When I was in high school, the school building had been around for at least 20 years; they had built a new section to the structure 5 years before I arrived, but hardly gave us a sense of modernity. I was used to being in much newer buildings, like my elementary and middle schools. My high school building was much darker, with little ventilation in some areas, and an extreme range of temperatures depending on the seasons.
A split between students from my middle school meant that depending on where you lived, your were either filtered to the high school I attended, or an alternative one that had been newly constructed a few years prior.
Growing up I was a bit jealous of the other students; their school had features that trumped mine, like aesthetically pleasing common areas, and even of offering of programming little more diverse. It also seemed as if there may be relatively few things for administration to “worry about," like ventilation or temperature.
School boards manage hundreds of schools, with tens of thousands of students, and with it, a lot of money. In fact, with an operating budget of 1.92 billion dollars, the Peel district school board has a higher budget than the city of Brampton itself. The School Board Trustees are responsible for ensuring that money is distributed to all schools; to make things simple, a formula is used to determine how much a school will get in a given year. For example, an excerpt from the Toronto District School board (TDSB) budget allocation formula shows the following:
The general per-pupil allocation is $96.5 per pupil for Elementary and $150.5 per pupil for Secondary.
This budget is intended to cover: Classroom supplies (including audiovisual, software, etc.), Textbooks, subscriptions, etc., New Furniture and equipment (including computers requested in addition to the central plan), Furniture and equipment repairs and service, Fees for athletic events, Other: administration fees, field trips (charter bus and TTC trips), prizes, commencements, printing costs, internet connections, any other discretionary items.
Because schools are able to accept donations from their communities, budgets for some schools exceed these base calculations. Each school is incentivized to use the money in its budget or risk have it going back to the board at the end of the year.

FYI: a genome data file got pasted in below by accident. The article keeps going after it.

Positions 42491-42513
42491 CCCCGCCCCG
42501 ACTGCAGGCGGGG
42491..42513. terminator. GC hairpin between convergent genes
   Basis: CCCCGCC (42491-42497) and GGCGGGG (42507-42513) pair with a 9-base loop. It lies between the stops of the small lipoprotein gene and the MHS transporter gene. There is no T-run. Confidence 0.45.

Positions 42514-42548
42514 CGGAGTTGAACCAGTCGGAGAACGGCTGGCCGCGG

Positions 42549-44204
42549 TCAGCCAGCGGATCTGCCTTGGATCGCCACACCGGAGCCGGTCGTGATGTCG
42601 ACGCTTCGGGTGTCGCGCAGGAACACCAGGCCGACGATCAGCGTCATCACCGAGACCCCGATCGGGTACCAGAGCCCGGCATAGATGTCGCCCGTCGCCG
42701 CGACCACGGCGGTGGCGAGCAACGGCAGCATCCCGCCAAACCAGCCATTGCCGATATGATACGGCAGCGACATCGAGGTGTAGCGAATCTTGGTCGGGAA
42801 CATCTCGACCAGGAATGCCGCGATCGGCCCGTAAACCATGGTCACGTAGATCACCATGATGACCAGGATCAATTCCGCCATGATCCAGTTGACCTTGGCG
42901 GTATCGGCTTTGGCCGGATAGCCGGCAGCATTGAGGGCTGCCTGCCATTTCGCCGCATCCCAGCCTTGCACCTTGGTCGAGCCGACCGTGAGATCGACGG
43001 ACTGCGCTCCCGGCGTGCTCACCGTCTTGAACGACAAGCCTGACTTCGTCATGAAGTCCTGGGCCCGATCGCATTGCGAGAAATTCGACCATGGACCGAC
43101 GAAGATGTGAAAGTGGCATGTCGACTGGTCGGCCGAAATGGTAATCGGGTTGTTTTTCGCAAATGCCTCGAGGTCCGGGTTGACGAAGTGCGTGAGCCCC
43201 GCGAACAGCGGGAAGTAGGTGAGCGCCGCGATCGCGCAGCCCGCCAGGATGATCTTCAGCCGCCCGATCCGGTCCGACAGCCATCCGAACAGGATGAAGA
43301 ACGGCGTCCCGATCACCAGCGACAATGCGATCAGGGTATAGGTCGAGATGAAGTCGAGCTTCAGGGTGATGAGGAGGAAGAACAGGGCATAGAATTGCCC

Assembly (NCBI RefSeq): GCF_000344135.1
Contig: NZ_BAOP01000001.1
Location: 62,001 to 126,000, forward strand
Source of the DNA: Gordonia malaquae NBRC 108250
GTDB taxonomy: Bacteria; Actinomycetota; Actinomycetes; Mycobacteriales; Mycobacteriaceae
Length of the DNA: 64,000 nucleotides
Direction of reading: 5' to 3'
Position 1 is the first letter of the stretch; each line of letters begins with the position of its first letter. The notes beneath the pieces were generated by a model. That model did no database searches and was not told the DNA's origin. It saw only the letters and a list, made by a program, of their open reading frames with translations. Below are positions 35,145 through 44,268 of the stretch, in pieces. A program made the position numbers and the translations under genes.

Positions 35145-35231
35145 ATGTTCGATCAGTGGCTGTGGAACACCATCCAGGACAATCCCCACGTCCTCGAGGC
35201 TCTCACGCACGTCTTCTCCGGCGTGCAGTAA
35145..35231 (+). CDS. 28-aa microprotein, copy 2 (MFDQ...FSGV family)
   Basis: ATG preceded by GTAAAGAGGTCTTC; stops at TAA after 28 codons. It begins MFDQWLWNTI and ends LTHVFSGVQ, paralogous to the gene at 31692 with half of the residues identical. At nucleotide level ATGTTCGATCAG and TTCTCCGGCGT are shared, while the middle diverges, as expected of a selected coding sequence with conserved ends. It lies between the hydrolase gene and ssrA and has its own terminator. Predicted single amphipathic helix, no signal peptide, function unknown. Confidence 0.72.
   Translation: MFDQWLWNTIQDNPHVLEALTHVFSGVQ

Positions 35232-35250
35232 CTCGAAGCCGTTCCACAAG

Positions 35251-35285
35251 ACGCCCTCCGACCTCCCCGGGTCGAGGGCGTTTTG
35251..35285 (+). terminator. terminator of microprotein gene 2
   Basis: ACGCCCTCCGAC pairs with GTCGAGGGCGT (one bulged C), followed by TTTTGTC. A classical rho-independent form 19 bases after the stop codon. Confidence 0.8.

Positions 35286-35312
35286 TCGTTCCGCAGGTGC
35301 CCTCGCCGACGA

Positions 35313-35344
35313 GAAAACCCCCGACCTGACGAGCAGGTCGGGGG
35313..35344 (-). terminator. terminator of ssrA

But what happens when your school has many more repairs, than your neighbouring school down the road? Especially for buildings with older infrastructure and classrooms around for 20 years? How does that affect the opportunities for athletic events, field trips or even updated catalogue of books among students who attend different schools?
Opportunity gaps are a characteristic of inequity. Research has found that school facilities can have a profound impact on both teacher and student outcomes. School facilities have been shown to affect teacher retention, commitment, and effort. It is conceivable that this, in turn, has an impact on things like disciplinary practices, or special needs accommodations.
With respect to students, school facilities affect health, behaviour, engagement, learning, and growth in achievement. Fewer resources for teachers or schools may mean that some classes are more prone to disruptions.
I wouldn’t suggest that Ontario houses substandard school buildings. I am suggesting, however, that perhaps a new budgeting model for schools with older infrastructure and resources, should be considered.
The practical consequences of treating all schools the same through the use of formulas to allocate funds, mean that already disadvantages groups and communities may face compounding barriers and lose out on opportunities to achieve the success they are capable of. Not all schools, nor can all communities , be painted with a broad stroke. In doing so, the needs that these individual schools have may go unaddressed, ultimately impacting students.
Disparities in schools can be noticed by something as simple as looking at the technology they have. Some school boards don't track the succession of technology in their schools. With no contemplation of outdated technology and plans to replace these devices, it is up to the schools themselves to ensure the budgets they receive are managed well enough to keep up with changes.
This change begins at the school board level, by trustees being informed about the individual needs of their community schools. While this puts a higher burden on the school boards to contemplate how each dollar is used, I suggest it is worth it, to ensure opportunity gaps in schools throughout our diverse province, shrink.
Canada is often compared to the United States when we want to give ourselves a pat on the back. This past week a team of New York reporters visited local schools in Windsor, Ontario, noting that there was little income-based disparity between schools. While the disparity may be more pronounced in the schools south of our border, I’m not comforted in knowing that only some of our students face barriers.
Without adequate resources, it is challenging for schools to serve children with complex needs and give their student body equal access to opportunities. For many parents, this inequity that is deeply embedded into the school system, creates day to day challenges. Without school boards revisiting the way in which they allocate its resources, many students will continue to miss out on the high-quality education they deserve.